Price (RRP): $Pxiel 4 from $1049 and 4 XL from $1279
Manufacturer: Made by Google
I think therefore I am. The Google Pixel 4 XL thinks – therefore it is. It is an Android science project on steroids.
The Google Pixel 4 XL (and it’s almost identical but smaller brother Pixel 4) is Google’s attempt at offering a smartphone that a) uses Android to the fullest and b) has everything it ‘thinks’ users need.
The second point has many users saying, Why does the Google Pixel 4 XL (and indeed all Pixels) NOT have microSD storage? And, until this model, “Why does Google Pixel have a single-lens camera when we are up to, two, three, four or more”.
The answer is that Google doesn’t really care about making Pixel 4 XL et al., the world’s best-selling smartphone. But it does care about making a reference design that shows its pure Android off. We kind of agree.
Having said all that about reference design, the Google Pixel 4 XL has stepped a long way from a straight Qualcomm Snapdragon Platform, adding some interesting silicon and proprietary features. In our opinion, this makes it an even more desirable purist’s phone.
This Google Pixel 4 XL review is for geeks!
- One of the first 90Hz refresh screen sourced from Samsung that has not even used this yet.
- 60GHz Soli radar sensors for ‘Motion Sense’. This methodology is unique, although other makers have employed NIR and 3D ToF sensors to achieve similar results.
- A face unlocks NIR camera (sensor) that comprises a face unlock illuminator, IR dot projector, IR sender and IR receiver. A lot is going on in the phone’s broad forehead!
- Google Pixel Neural Core with .5GB RAM for onboard AI and computational photography. The Pixel 3a/XL deigned to use the Qualcomm SD845 SoC instead of the ‘secret sauce’ Neural Core. In earlier models, it was called a Pixel Visual Core.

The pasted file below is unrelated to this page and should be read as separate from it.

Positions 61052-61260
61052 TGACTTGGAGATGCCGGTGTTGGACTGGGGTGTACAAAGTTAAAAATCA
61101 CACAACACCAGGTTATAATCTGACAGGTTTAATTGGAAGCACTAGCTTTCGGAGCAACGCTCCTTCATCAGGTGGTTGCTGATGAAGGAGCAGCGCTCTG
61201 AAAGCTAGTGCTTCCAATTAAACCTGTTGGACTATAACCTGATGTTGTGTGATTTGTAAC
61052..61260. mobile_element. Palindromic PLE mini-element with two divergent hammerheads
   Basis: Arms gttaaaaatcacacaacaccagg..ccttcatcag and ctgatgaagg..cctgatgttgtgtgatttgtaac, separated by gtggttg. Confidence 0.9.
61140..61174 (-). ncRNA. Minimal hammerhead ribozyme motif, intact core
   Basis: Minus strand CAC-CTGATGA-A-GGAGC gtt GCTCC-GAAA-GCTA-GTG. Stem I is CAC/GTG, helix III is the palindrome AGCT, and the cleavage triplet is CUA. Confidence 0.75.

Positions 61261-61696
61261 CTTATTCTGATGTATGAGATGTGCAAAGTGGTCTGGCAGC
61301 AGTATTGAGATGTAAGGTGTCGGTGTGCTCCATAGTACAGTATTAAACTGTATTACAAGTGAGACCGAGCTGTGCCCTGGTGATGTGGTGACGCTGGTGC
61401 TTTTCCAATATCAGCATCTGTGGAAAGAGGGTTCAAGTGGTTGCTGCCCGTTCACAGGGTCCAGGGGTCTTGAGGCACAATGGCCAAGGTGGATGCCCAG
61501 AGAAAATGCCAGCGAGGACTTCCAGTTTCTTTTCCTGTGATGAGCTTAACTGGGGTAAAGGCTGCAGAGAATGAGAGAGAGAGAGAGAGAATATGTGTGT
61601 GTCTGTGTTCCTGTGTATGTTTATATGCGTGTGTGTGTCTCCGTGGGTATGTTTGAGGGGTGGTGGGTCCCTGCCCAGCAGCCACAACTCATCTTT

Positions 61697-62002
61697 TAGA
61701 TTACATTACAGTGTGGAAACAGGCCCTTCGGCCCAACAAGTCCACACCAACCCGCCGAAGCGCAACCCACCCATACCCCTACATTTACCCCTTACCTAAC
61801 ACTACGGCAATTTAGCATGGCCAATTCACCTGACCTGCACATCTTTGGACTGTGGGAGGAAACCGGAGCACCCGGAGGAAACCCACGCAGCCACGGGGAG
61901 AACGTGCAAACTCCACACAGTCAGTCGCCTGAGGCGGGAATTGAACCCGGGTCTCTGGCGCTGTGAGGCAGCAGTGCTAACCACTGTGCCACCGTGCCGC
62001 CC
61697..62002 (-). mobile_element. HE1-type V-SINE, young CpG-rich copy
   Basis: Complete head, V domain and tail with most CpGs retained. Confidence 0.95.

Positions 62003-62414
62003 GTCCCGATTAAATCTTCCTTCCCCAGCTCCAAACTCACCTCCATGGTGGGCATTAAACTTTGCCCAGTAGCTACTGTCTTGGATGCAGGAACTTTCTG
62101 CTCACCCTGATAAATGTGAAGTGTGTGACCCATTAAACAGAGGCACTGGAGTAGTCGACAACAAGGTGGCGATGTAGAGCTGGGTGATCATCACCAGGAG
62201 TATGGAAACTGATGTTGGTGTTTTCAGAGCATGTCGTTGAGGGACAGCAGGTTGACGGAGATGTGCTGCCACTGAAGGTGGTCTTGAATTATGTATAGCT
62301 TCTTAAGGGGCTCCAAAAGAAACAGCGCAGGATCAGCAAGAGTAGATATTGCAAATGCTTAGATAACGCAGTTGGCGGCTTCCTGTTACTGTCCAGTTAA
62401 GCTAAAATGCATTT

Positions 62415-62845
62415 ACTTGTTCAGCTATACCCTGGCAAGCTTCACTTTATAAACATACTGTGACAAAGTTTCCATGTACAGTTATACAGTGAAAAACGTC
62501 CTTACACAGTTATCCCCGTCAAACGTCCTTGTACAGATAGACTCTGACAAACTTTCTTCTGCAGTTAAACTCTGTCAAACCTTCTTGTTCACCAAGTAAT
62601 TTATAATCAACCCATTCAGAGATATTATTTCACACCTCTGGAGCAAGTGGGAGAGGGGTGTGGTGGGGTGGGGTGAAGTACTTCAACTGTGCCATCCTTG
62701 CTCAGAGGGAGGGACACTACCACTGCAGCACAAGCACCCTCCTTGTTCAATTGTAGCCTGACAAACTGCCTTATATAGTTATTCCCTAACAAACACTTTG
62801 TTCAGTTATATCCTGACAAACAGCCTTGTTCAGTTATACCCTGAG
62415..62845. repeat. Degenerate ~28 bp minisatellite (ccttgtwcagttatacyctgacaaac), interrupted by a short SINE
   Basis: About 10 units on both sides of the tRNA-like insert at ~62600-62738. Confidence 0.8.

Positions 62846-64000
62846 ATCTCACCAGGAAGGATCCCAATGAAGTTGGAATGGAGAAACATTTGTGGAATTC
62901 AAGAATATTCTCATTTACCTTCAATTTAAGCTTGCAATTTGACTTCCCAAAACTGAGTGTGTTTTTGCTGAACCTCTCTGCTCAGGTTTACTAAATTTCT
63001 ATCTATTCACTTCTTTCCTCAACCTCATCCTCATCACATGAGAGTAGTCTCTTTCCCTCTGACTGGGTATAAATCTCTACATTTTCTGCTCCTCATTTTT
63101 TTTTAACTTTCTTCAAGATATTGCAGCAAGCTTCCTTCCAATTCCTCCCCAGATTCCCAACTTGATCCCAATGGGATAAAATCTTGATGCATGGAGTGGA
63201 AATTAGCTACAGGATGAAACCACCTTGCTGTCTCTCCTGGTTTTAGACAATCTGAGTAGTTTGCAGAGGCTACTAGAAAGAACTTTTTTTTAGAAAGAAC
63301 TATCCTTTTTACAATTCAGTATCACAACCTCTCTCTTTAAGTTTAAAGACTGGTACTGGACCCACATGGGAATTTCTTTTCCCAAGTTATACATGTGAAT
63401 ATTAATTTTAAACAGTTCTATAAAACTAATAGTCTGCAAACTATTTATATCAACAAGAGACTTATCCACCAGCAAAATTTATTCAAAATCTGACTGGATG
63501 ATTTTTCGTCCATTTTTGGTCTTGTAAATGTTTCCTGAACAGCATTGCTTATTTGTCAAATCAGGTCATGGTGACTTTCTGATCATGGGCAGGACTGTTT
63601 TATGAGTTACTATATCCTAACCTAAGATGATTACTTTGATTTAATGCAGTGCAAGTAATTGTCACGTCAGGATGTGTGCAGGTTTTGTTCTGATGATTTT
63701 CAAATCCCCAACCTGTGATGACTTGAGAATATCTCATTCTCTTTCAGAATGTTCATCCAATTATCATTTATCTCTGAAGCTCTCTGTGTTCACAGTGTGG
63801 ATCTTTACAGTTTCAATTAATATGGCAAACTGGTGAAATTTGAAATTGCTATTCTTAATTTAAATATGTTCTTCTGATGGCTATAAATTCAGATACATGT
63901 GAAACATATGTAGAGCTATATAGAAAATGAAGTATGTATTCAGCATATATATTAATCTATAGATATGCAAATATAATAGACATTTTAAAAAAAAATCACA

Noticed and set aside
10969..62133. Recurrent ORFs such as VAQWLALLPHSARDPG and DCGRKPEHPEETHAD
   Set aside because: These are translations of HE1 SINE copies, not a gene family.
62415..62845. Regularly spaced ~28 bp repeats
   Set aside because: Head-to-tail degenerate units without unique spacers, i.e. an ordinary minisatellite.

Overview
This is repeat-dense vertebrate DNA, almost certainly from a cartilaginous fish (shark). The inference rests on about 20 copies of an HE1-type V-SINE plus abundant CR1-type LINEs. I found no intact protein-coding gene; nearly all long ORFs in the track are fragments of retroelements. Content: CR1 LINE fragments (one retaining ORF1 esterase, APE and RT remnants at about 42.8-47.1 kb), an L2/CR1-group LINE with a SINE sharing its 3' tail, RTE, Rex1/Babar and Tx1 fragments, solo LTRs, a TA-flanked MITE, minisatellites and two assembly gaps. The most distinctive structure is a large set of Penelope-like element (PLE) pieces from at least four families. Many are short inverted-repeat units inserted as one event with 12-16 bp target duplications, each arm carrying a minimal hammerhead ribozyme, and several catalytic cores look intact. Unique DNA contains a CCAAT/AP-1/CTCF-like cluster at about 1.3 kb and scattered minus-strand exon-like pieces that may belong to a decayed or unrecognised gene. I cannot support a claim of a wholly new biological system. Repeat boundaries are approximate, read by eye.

- Quad-core audio ARM Cortex M4 Knowles IA8508 processor for always-on OK Google (keyword trigger processing) and the improved recording app (live caption and transcription)
- The mysterious Titan M H1C2M3 hardware security chip (ARM Cortex) to add hardware protection for on-board information like passwords, verified boot-loader sequences, strong encryption keys, secure third-party app transactions (think e-Voting and e-commerce), and 3D facial data (it no longer has a fingerprint reader)
- A new Google Assistant. What does that mean and is it unique to Pixel 4?
- The first with Android 10 OS
And according to our friends at iFixit that have done the teardown, it bears minimal resemblance to the previous Pixel internals. Buying HTC’s R&D has paid off with a new generation, 100% Google hardware designed, Google Pixel 4 XL.
So, it is no longer a Qualcomm Reference device, but a unique product. Is it right for you?
Geeks – this is what some of the Pixel 4 XL hardware enables
Soli – Motion Sense
Out of Motorola Advanced Technology and Projects (ATAP) group that was acquired by Google and then dumped at Lenovo. It allows detection of micromotions or even twitches of ‘hands-in-the-air’ movements that can presently only be captured by a Soli sensor – unique to Google.
We think it is a solution looking for a question. At present is it limited to switching music tracks, snoozing alarms, dismissing timers, and silencing calls. Soli has broader implications for earbuds, watches and more if Google let it out into the wild.
It also enables auto AOD on or off. Like many features, enabling motion sense can impact battery life.
It works very well, even in low light. Given there is no fingerprint reader, it is that, or a pin/swipe/pattern. We understand (not tested) that most password managers, bank apps or Google Pay do not support it yet.
This is true Face Unlock in that it projects 3D dot pattern over the face. The NIR flood illuminator works in absolute darkness.
All we really know is that it is an always-on, ARM-based, co-processor with RAM for on-device processing, computing and machine learning. It is mostly responsible for computational photography results and night mode.
There is great overview of the older Pixel 3 Visual Core here which may sate techie types. Google can develop more uses for the Core.
Because we are not sure what it does – and we probably do not have the paygrade to know – we can say that Samsung’s Knox chip is similar and that most Android smartphones have been using Verified Boot for years. The main difference is that security is via a tamper-proof hardware chip instead of in software.